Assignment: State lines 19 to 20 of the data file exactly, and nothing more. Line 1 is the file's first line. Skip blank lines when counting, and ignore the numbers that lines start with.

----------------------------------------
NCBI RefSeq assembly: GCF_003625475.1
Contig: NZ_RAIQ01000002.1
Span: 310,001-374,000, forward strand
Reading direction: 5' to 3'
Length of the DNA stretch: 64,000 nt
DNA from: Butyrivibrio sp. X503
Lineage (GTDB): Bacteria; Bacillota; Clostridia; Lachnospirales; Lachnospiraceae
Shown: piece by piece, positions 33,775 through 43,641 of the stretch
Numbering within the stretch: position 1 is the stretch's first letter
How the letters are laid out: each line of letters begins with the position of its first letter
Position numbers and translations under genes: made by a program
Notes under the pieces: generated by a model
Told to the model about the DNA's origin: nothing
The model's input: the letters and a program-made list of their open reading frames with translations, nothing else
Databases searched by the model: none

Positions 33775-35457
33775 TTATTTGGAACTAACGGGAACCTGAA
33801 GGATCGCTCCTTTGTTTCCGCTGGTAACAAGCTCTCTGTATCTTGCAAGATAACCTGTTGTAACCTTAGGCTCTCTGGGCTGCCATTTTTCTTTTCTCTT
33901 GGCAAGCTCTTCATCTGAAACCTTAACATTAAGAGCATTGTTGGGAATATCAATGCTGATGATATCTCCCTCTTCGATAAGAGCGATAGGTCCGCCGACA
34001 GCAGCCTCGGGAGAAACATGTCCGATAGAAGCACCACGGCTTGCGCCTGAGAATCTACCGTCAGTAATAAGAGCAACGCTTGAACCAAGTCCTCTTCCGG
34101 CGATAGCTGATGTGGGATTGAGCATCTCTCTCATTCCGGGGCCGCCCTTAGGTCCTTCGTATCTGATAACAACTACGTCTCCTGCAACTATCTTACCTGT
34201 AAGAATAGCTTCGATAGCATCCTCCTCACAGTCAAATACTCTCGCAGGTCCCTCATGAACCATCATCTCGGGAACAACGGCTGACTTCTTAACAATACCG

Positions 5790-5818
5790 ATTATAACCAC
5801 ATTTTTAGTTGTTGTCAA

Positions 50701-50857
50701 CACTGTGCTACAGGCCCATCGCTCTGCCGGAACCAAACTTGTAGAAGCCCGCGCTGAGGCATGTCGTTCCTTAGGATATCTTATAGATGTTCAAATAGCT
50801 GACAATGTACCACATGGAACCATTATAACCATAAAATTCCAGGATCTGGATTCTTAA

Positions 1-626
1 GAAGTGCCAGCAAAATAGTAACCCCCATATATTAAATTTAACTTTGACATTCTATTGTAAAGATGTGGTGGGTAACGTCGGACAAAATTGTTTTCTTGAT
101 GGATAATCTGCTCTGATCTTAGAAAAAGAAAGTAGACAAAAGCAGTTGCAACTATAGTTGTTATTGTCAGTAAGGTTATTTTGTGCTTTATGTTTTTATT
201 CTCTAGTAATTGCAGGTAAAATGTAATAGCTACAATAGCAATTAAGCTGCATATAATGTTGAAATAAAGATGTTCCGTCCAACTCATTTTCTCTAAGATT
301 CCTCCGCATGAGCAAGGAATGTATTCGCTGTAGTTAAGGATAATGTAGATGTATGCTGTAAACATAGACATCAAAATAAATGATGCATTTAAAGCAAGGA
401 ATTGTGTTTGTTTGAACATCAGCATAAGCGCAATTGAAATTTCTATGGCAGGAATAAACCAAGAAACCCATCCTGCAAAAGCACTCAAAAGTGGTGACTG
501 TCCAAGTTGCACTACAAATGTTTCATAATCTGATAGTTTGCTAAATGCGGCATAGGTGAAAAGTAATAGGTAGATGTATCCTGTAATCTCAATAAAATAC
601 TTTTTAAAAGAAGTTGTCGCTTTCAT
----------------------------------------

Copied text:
33901 GGCAAGCTCTTCATCTGAAACCTTAACATTAAGAGCATTGTTGGGAATATCAATGCTGATGATATCTCCCTCTTCGATAAGAGCGATAGGTCCGCCGACA
34001 GCAGCCTCGGGAGAAACATGTCCGATAGAAGCACCACGGCTTGCGCCTGAGAATCTACCGTCAGTAATAAGAGCAACGCTTGAACCAAGTCCTCTTCCGG